These incidents are bogus, every single time. No perpetrators are ever found, because nobody wants to find them. It’s like the bogus Virginia rape case, the bogus “Hands Up, Don’t Shoot,” the latest manufactured hsyteria in Indiana, and on and on it goes.
Can anyone identify the last time some white people actually hung a noose on a college campus? We didn’t think do. But here we go, cue up the Outrage Machine!
Duke University is condemning the latest apparent act of racism on campus. Students protested throughout the day as authorities investigated who left a noose hung from a tree on campus.
Duke’s president, provost and student leaders said the noose does not reflect the university’s values, but some activists seized on the incident as a sign that the school was not a safe place for African-Americans, reports CBS News correspondent Jericka Duncan.
By the time many Duke University students woke up Wednesday morning, their social media feeds were buzzing with photos of the noose.
“The biggest thing was kind of just shock and a little bit of disgust,” Duke student John Park said. “The idea that there are people on this campus that we go to school with, that we go to class with every day, that are capable of doing things like that.”
Made of a slender yellow rope, it was found hanging near a building housing the center for multicultural affairs and other organizations.
Notice it’s an “apparent act of racism” and not an “apparent staged event.” The community is outrageously outraged.
“We are not afraid. We stand together,” was the response from the Duke University community Wednesday as students, faculty and others gathered at several events to express outrage about a noose found hanging at around 2 a.m. in the Bryan Center Plaza.
Several hundred marchers chanted those words at an early afternoon rally on the plaza organized by the Black Student Alliance (BSA) and others. A far larger crowd, estimated at more than 1,000 people, assembled for a forum at 5 p.m. in front of Duke Chapel.
“This is a beautiful day and this is a beautiful place, but we are gathered here because something ugly happened here today,” Duke President Richard H. Brodhead told the crowd that filled the area in front of Duke Chapel and the surrounding area. Recounting the ugly history of lynching, he called the noose incident “abhorrent” and said “we have no intention of going back now.”
“I repudiate that. That’s not the Duke I know,” Brodhead said.
You would think the same guy who fell for the Duke gang-rape hoax some years ago would know better than to jump on a story like this.
“These events are painful; they diminish us as a community,” said Provost Sally Kornbluth, who said she was personally “stunned” at the news. She called on students to speak up whenever they see or hear someone being treated in ways that diminish them, saying “there are no bystanders here.” She also spoke directly to the faculty, saying “You have black students in your classrooms. You need to understand what they’re feeling.”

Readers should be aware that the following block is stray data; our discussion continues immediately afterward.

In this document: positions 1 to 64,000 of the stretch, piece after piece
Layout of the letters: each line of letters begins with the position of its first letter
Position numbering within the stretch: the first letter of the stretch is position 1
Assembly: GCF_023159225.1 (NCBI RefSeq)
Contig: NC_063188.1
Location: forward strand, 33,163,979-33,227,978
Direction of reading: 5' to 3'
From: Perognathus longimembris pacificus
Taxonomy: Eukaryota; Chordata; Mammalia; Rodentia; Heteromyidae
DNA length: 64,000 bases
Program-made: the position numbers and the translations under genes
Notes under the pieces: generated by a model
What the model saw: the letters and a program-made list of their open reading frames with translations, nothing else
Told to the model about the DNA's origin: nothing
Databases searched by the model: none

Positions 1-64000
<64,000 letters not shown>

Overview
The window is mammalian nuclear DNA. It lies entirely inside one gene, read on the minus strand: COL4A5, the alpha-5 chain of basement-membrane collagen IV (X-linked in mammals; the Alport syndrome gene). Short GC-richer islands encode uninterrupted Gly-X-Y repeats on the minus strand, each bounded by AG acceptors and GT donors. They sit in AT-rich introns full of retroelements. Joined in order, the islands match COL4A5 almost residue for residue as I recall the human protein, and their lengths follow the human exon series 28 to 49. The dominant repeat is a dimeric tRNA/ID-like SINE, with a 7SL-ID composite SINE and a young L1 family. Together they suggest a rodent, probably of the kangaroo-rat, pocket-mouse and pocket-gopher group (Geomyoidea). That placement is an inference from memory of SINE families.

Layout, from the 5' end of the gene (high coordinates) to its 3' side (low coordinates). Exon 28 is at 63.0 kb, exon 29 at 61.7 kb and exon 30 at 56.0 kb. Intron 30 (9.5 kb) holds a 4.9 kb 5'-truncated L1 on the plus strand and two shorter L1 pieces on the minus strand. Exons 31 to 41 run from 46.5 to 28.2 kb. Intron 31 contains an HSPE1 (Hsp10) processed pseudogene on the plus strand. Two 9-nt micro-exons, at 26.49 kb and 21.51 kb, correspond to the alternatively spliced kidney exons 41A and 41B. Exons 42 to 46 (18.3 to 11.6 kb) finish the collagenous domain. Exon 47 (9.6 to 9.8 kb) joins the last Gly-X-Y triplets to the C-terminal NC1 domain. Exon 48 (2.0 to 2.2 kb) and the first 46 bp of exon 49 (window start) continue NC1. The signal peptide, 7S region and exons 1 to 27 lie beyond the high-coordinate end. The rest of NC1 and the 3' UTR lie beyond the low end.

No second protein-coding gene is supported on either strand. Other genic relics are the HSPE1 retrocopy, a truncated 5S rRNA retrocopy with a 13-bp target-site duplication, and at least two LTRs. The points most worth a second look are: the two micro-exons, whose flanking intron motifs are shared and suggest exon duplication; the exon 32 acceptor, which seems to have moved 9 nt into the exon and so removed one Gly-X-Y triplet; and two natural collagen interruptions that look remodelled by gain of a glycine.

Earlier in the day, Brodhead and Kornbluth sent an email to the Duke community deploring “in the strongest possible terms” what they described as “cowardly acts of hatred.”
They don’t even contemplate the possibility this is a hoax.
Campus officials have not determined who placed the noose of thin yellow rope, which officials removed quickly from the tree. They have asked anyone with information about it to contact Duke Police at (919) 684-2444. A photo of the noose circulated quickly, first on campus social media channels and then more widely, leading to extensive news coverage.
Vice President for Student Affairs Larry Moneta responded early Wednesday morning with an email message to students describing his “disgust and anger” about the incident. “To whomever committed this hateful and stupid act, I just want to say that if your intent was to create fear, it will have the opposite effect,” Moneta wrote.
It’ll be interesting to see their reaction when this is found to be bogus, like so many other incidents of late.
An undergraduate student at Duke University has admitted to hanging a noose in a tree and is no longer on campus, university officials said Thursday.
At a news conference Thursday afternoon, school spokesman Michael Schoenfeld said the school would not release the name of the student who admitted to hanging the noose, found early Wednesday in a plaza area at the heart of the campus.
The student was identified with information provided by other students and will be subject to Duke’s student conduct process and that an investigation is continuing to find out if others were involved, Schoenfeld said.
Schoenfeld said the school believes federal education laws protecting information about students and their grades prevent the school from describing his or her gender, race or whether the student had been in trouble in the past.
Thanks for clearing that up. By the way, here’s an interesting flashback.
Two students, both black males, turned themselves in to the University Friday claiming responsibility for hanging a brown doll from a noose in a tree last Wednesday.
Although the University has declined to release the names of the individuals, John Burness, senior vice president for public affairs, said the individuals said that they staged the mock-lynching to make a political statement-not to create a scene that many University administrators and employees perceived as a hate crime.